Commonwealth Games 2018: 'Saina Nehwal should not make personal demands on social media,' says Jwala Gutta
Indian badminton star Jwala Gutta expressed her disappointment at the fact that Saina Nehwal, one of the country's top women's singles shuttlers, had to take to social media, in order to get her father an accreditation for the Commonwealth Games Village in Gold Coast, Australia.
The Games, which are set to get underway with the Opening Ceremony on Wednesday, will see a number of former colonies of the British Empire come together for a grand multi-sport event.
Saina Nehwal, who is one of India's top medal hopes in badminton, stirred up controversy on Monday when she vented her frustration that her father, Dr Harvir Singh, was not given access (as an official) to the Commonwealth Games Village, despite promises from the Indian Olympic Association.
The 28-year-old shuttler was even said to have sent a letter, in which she threatened to pull out of the Commonwealth Games if her father's accreditation was not sorted out.
Jwala Gutta, who had won a gold and a silver at the 2010 Commonwealth Games, and a silver and a bronze at the 2014 CWG, believes that Nehwal should not have taken to the social media to make such demands.
"I have nothing against her father staying in the village. But this is a personal demand. Going onto social media with such personal demands is something that I don't agree with," Gutta said to Sportskeeda.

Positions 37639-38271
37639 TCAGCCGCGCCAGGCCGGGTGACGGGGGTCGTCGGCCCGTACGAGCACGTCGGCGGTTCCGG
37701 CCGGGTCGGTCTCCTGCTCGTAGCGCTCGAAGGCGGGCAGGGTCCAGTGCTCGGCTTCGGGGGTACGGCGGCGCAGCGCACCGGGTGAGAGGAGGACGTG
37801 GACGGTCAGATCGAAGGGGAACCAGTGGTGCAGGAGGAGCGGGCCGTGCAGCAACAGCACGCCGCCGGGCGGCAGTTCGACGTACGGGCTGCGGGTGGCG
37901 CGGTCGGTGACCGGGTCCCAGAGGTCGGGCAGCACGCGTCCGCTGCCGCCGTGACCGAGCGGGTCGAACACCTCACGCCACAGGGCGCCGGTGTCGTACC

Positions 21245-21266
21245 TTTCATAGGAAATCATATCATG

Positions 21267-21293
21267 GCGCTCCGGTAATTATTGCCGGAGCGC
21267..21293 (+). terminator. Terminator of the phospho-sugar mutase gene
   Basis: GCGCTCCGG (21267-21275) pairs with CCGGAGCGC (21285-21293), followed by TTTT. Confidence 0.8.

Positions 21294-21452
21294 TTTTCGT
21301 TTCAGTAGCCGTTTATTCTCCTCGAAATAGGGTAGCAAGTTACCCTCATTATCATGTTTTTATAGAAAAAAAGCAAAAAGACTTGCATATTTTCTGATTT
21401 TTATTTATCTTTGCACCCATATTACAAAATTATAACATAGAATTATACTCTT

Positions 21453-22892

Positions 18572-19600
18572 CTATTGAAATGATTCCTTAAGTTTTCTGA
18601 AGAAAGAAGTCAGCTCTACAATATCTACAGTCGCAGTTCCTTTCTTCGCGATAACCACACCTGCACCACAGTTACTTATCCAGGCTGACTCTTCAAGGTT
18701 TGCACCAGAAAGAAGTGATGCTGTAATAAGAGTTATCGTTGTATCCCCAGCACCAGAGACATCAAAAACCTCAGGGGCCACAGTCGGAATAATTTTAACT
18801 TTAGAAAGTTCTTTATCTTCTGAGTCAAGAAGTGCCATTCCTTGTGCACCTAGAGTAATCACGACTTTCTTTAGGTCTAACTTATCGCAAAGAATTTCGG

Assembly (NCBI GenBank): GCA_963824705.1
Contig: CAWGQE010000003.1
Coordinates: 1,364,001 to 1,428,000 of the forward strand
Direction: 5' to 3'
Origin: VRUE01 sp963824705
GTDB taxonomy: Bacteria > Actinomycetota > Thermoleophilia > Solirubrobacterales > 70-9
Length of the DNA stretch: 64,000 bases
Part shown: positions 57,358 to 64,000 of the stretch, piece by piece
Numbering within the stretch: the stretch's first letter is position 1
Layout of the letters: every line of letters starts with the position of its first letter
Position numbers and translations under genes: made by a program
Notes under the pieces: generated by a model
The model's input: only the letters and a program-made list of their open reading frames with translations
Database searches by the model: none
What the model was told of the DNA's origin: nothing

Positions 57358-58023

"I don't shy away from giving the credit, or accepting the fact that she is one of the best shuttlers from our country," she said. "She (Nehwal) has done a lot already for Indian badminton. But since she has done a lot, we also expect some kind of decorum from her on social media, because a lot of people look up to her.
"The social media should be used for debate on social causes or different issues. I speak about issues on women, on doubles (badminton). I don't think I've ever made any personal demands on social media," Gutta continued.
She further went on to state that back when she used to play in multisport events, she made arrangement for her family to stay in hotels and buy them tickets to watch her play.
"As athletes, we all want moral support from our families. When I used to go to the Games, we used to have day passes for my family to come and visit me inside the village," she said. "I used to plan this way in advance so that I could concentrate on my matches ahead of the tournaments."
Now, however, the matter has been resolved, and the Indian Olympic Association has also clarified its stance, saying that it wanted to keep all the athletes happy, in order for them to perform well at the Games.
While Dr Singh has been given the proper accreditation, the only thing that Indian sports enthusiasts can now hope for is that Nehwal gets the proper moral support that she was looking for, in order to bring home the medals.